Endangered Species

Tiger Conservation and China

There’s a glimmer of hope coming from Chinese and Indian officials meeting in Beijing to discuss business interests and wildlife conservation, according to MSN News.  

The two countries are hoping to approve a protocol that includes shared actions to fight poaching of tigers and their body parts, including educational programs to stop poaching and the related captive breeding and releasing of captive tigers into the wild.

Dead young tiger 4Indian officials consider the discussion important since they blame Chinese traditional medicine as the reason behind tiger poaching.  While China has officially banned trading in tiger parts, its peoples’ interest in traditional medicines fuels demand for dead tigers.  India has emphasized the need for China to refuse to yield to pressures from tiger farm owners to lift the ban against the trade.  Unfortunately, the tiger farms may have increased the demand for tiger parts.

China has just 50 tigers left in the wild, and about 5,000 on tiger farms, reports the Hindustan Times.  Officials have agreed to register all tigers to keep track of them. 

As well, India is hoping that China will join the Global Tiger Forum, a network of 13 countries that have tigers.  The forum has discussed ways to protect tigers but without China, the largest market for tiger body parts, the discussion remains simply talk.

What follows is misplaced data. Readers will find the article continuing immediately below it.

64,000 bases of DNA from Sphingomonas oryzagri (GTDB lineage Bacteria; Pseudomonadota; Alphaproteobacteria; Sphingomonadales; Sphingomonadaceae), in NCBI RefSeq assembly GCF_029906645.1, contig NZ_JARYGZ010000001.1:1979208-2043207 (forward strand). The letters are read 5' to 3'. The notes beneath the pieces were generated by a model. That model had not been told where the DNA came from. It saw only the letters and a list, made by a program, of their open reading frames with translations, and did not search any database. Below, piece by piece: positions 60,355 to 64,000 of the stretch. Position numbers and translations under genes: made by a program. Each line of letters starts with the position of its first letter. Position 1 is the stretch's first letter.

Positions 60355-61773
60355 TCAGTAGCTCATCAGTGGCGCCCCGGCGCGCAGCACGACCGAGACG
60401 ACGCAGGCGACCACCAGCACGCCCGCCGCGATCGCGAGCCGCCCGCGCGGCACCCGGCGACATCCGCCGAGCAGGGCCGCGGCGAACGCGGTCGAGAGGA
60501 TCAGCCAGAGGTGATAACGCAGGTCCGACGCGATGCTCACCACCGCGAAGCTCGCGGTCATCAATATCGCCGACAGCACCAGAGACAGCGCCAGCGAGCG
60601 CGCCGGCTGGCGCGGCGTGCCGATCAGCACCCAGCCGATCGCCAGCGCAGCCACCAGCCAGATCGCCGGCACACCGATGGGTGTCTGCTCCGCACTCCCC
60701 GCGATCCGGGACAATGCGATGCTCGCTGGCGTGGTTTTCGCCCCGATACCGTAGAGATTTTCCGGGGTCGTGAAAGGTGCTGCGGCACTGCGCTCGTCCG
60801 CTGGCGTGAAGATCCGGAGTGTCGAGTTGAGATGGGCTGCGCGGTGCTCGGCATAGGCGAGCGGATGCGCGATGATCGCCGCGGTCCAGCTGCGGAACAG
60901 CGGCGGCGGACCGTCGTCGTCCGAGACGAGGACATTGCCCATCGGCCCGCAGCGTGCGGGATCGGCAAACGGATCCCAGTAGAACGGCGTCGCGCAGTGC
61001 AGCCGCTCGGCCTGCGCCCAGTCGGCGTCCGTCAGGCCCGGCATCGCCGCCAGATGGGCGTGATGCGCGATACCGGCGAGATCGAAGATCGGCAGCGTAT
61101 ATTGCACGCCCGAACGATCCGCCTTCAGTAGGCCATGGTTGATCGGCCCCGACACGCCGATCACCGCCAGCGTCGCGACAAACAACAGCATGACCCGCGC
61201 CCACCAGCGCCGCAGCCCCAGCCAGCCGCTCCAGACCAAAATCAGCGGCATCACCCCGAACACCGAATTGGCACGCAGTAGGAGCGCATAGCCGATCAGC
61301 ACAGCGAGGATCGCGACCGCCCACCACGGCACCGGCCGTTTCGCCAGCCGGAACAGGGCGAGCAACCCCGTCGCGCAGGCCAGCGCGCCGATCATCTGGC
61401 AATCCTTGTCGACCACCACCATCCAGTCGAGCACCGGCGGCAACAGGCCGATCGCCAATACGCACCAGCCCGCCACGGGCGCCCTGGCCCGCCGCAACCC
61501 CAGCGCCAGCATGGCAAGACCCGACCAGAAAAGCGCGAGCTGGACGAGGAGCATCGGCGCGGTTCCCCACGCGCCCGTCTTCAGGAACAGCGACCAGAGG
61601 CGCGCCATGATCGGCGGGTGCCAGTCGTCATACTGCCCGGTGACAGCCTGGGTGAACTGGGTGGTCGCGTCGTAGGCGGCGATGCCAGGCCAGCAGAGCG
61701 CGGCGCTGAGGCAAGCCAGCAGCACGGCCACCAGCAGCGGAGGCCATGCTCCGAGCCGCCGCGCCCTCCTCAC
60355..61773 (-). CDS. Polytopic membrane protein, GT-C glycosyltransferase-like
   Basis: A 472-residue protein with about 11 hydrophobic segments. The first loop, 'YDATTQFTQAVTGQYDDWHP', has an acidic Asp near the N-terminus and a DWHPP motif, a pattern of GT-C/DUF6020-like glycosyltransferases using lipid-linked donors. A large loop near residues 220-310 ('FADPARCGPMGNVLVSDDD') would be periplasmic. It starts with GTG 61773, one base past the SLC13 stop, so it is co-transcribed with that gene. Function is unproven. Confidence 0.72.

Tiger 3Meanwhile, China and Russia have agreed to create the first cross border tiger conservation reserve for the rare Siberian tiger, reports International Business Times

Wildlife in the area is suffering from poaching, habitat destruction, and a human-caused lack of prey.  Creation of the forest reserve will save other animal species as well as the tigers.

Let’s hope that these two glimmers of hope are signs that China will become more environmentally and conservation friendly.

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Alison Wheatley

Alison Wheatley

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